Win a few seasons at A&M, Lane, and you can get what you really want – that NFL job that you deserve another crack at with a real franchise – not the Raiders. I can’t believe you already have not gotten an NFL job, considering some of the coaches not as good as you who have – Kliff Kingsbury, Dennis Allen, Jeff Saturday, to name a few.

Or stick at Ole Miss and keep the offense and the double-digit wins going, and you’ll win the Rebels first SEC West title soon. Then somebody better than Auburn will come around.

Written by Glenn Guilbeau

Guilbeau joined OutKick as an SEC columnist in September of 2021 after covering LSU and the Saints for 17 years at USA TODAY Louisiana. He has been a national columnist/feature writer since the summer of 2022, covering college football, basketball and baseball with some NFL, NBA, MLB, TV and Movies and general assignment, including hot dog taste tests.

A New Orleans native and Mizzou graduate, he has consistently won Associated Press Sports Editors (APSE) and Football Writers Association of America (FWAA) awards since covering Alabama and Auburn at the Mobile Press-Register (1993-98) and LSU and the Saints at the Baton Rouge Advocate (1998-2004). In 2021, Guilbeau won an FWAA 1st for a game feature, placed in APSE Beat Writing, Breaking News and Explanatory, and won Beat Writer of the Year from the Louisiana Sports Writers Association (LSWA). He won an FWAA columnist 1st in 2017 and was FWAA's top overall winner in 2016 with 1st in game story, 2nd in columns, and features honorable mention.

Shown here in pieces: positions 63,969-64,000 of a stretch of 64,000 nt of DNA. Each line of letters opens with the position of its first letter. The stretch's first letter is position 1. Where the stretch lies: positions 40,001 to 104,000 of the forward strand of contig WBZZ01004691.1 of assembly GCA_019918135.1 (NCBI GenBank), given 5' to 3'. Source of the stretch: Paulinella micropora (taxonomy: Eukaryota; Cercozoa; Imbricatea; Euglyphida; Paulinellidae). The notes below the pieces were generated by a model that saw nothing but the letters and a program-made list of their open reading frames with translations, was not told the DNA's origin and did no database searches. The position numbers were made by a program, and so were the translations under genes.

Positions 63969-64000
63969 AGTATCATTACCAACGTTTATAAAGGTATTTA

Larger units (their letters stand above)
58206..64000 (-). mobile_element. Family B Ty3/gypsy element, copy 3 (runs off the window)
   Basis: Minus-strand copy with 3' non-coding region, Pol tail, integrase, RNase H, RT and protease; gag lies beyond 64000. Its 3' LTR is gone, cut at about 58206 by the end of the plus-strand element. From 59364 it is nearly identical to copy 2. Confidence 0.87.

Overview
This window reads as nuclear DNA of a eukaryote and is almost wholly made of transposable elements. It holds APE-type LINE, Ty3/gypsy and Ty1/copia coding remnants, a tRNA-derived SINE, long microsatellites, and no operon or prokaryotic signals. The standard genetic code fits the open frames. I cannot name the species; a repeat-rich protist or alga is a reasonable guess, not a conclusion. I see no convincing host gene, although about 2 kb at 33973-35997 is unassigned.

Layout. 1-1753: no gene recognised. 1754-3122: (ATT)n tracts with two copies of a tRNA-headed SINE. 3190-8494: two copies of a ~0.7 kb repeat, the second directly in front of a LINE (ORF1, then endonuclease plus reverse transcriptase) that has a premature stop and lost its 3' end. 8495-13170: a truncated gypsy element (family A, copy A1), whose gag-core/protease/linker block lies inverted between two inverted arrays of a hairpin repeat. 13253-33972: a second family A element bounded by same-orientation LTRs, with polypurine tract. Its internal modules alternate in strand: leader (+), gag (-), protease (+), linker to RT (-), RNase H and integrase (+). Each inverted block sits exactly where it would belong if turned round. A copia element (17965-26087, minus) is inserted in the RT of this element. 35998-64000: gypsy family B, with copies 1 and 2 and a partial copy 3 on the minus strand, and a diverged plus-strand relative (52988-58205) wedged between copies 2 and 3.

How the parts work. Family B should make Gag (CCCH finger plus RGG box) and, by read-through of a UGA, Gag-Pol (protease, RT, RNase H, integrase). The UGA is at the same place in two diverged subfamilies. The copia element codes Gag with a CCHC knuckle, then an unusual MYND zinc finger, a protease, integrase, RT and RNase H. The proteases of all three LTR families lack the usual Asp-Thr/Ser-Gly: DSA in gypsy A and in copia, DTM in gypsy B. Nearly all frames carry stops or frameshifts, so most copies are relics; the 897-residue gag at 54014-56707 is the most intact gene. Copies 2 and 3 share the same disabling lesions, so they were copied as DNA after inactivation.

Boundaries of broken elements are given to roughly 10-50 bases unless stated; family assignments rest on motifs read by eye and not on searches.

Guilbeau completed a book in 2022 about LSU's five-time national champion coach - "Everything Matters In Baseball: The Skip Bertman Story" - that is available at, and Barnes & Noble outlets. He lives in Baton Rouge with his wife, the former Michelle Millhollon of Thibodaux who previously covered politics for the Baton Rouge Advocate and is a communications director.

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  1. I know all schools pressure their coaches to win, but I think Auburn is worse about that than Ole Miss and other SEC schools are, with the exception of bama, and even they haven’t tarred and feathered Nick Saban yet. They still like him, as far as I can tell. Lane would be going from Ole Miss to a fairly similar school at Auburn, but he’d get more pressure to win at Auburn, and, as you said, he’d be recruiting mainly in Alabama.

    Auburn maybe should have kept Gus Malzahn around a year or two longer instead of going through this coaching carousel they’ve been on, but they’re short on patience.